Monday, 11 June 2012

One problem in Europe down with Spain getting 100billion Euros

Full report on Spain weekend bailout package:

Spain on Saturday became the fourth -- and largest -- of the 17 countries that use Europe's common currency to request a bailout. This is a big blow to a nation that a few years ago took pride as the continent's economic superstar only to see it become the hot spot in the eurozone debt crisis. Its economy is the eurozone's fourth largest after Germany, France and Italy. 

Although Spain has not yet said how much money it would seek, the Eurogroup -- finance ministers of the 17-country eurozone, of which Spain is a member -- said in a statement Saturday that it was prepared to lend up to 100 billion euros. The funds, which will come from one of three pools of emergency financing eurozone countries can access, will be sent to the Spanish government's Fund for Orderly Bank Restructuring (FROB), which would then use the money to strengthen the country's teetering banks. 

Across the country, Spaniards reacted with a mixture of anger and relief to the news. The full amount of the eurogroup's lifeline amounts to 21,000 euros of new debt for each person -- almost equal to the average salary in a country of 47 million where the unemployment rate for those under age 25 is 52%.

The country is already reeling from deep austerity cuts Rajoy has imposed over the last six months that have raised taxes, made it easier to hire and fire workers, and cut deep into cherished government programs, including education and national health care.  


"It's obviously a shame," said civil servant Luisa Saraguren, 44, as she strolled on a sunny Sunday morning with her young daughter. "But this bailout was fully predictable, and the consequences of this help are going to be a lot bigger compared to the cuts we've been living with already." 

Rajoy took pains to avoid the word bailout Sunday, saying Spain's rescue package is a line of credit that its most troubled banks will be able to tap. The assistance will not come with the outside control over government macroeconomic policy like that imposed Greece, Ireland and Portugal when their public finances were bailed out. 

He said interest rates on the loans will be considerably lower than the rate near 7% that Spain has been forced to pay recently on the international debt markets, a level that forced the other countries to seek bailouts. The government will be responsible for collecting repayments from the banks, with interest, and returning the money to the Eurogroup, although interest rates and loan duration details have not yet been revealed. 

German Finance Minister Wolfgang Schaeuble said Spain's debt-to-GDP ratio was more favorable that even Germany's, with Spain at 78% of GDP and Germany's at 82%. 

"Spain is making the necessary reforms to improve its competitiveness and to limit its fiscal policy to a sustainable deficit. By the way, Spain's overall debt (ratio) is lower than Germany's," Schaeuble said.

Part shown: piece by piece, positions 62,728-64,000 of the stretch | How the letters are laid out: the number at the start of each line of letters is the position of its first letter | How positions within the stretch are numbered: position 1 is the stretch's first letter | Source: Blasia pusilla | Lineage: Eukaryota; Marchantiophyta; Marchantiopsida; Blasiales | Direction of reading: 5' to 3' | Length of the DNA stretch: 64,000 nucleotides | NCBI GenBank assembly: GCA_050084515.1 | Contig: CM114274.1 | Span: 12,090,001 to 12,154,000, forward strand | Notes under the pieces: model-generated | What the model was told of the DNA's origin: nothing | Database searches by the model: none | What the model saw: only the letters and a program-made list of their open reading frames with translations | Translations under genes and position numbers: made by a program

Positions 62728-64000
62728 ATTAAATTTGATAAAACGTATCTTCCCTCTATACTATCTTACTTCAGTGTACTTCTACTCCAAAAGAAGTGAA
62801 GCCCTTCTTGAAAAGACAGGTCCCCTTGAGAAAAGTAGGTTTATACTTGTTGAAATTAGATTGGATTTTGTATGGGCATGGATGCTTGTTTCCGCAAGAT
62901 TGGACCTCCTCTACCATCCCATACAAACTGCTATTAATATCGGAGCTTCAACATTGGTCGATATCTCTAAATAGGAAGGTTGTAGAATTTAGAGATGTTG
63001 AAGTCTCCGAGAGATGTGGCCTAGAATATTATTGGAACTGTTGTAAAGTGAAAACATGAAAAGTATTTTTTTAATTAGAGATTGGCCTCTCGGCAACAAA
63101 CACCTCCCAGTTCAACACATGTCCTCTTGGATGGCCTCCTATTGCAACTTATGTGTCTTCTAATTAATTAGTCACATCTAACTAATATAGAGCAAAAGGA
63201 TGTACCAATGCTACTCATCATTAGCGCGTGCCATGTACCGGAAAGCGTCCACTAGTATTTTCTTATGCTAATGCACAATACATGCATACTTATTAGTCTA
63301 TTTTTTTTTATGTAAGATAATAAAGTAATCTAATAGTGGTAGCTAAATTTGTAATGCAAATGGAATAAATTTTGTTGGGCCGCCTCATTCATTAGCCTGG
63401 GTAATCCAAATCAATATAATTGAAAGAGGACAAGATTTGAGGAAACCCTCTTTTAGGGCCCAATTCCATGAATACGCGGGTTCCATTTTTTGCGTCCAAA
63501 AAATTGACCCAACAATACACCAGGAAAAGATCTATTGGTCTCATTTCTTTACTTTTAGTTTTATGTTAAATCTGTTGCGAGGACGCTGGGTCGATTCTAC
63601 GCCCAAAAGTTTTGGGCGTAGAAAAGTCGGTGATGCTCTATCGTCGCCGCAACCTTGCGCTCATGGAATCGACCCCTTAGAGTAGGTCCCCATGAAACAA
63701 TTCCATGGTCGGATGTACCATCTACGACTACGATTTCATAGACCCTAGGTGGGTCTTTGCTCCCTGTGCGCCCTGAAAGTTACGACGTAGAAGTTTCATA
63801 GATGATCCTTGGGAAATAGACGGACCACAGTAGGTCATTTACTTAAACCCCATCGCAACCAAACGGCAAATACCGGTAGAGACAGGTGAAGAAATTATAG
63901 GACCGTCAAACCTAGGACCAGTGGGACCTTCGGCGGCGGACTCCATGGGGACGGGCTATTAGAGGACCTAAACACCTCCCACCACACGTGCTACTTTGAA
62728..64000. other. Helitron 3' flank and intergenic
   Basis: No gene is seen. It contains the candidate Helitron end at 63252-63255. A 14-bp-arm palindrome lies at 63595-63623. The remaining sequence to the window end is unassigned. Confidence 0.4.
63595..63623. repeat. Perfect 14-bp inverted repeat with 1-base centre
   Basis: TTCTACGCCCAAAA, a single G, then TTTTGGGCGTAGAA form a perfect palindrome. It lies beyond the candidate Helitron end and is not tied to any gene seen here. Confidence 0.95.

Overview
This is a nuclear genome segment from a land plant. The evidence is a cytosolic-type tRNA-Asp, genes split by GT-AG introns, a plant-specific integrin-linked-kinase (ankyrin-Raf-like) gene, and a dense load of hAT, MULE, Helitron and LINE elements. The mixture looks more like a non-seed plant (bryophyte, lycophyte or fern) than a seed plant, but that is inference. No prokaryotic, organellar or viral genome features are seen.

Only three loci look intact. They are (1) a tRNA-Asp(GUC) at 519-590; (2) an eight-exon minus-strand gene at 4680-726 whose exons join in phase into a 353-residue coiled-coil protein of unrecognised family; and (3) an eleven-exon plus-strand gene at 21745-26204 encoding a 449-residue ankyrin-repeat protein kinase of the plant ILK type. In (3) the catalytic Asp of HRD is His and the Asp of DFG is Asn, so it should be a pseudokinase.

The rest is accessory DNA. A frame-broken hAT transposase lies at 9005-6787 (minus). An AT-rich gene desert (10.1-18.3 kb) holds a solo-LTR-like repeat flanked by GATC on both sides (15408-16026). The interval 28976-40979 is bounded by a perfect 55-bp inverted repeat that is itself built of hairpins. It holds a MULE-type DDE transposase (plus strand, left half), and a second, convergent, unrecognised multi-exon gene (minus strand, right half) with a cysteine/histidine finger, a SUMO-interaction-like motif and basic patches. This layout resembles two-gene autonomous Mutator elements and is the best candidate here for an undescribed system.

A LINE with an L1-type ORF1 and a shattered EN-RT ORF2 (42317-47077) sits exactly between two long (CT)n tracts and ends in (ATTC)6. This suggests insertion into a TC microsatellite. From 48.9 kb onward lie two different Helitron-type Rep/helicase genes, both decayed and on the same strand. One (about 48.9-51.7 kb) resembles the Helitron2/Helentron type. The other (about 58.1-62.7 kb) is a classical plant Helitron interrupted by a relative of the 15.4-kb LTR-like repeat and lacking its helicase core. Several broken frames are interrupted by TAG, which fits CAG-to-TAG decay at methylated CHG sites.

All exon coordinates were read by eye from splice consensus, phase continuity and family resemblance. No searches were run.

The bailout also spurred Irish opposition finance spokesman Michael McGrath to criticize his government for not having negotiated better terms, saying it needed "to start fighting Ireland's corner in a more vigorous and forceful way." 

Spain hopes to regain the economic credibility it has lost by shoring up its banks. This should result in credit being restored so businesses and individuals shut off from loans can start borrowing and the economy will grow again, Rajoy insisted, again without saying when.  


Europe's widening recession and financial crisis have hurt companies and investors around the world. Providing a financial lifeline to Spanish banks is likely to relieve anxiety on the Spanish economy -- which is five times larger than Greece's -- and on markets concerned about the country's ability to pay its way.
Spain's government will make a formal approach for aid once independent audits of the country's banking industry have been carried out. 

It is not yet clear whether the money will come from the EU's 440 billion euro European Financial Stability Facility, the new 500 billion euro European Stability Mechanism, or a combination of the two. 

The deal is to be underwritten by the Spanish state, which will use the FROB as its mechanism to funnel the loan to banks in need. Opposition leader Alfredo Perez Rubalcaba said he had discussed the loan with Rajoy and added that for it not to increase the national deficit the entire amount borrowed will have to be paid back to the treasury by the banks, "including the corresponding interests." 

Economy minister Luis de Guindos said 30% of the banking system needed recapitalization. The IMF in its financial stability assessment report said, without listing names, that Spain's two large internationally active banks "are well diversified." It is understood that these are Banco Santander(STD) and BBVA(BBVA)

It said seven former savings banks that have received state support "rely significantly on FROB for capital
and liquidity support" and that other medium and small private sector banks which account for approximately 11% of domestic banking were also exposed to the real estate and construction sector.

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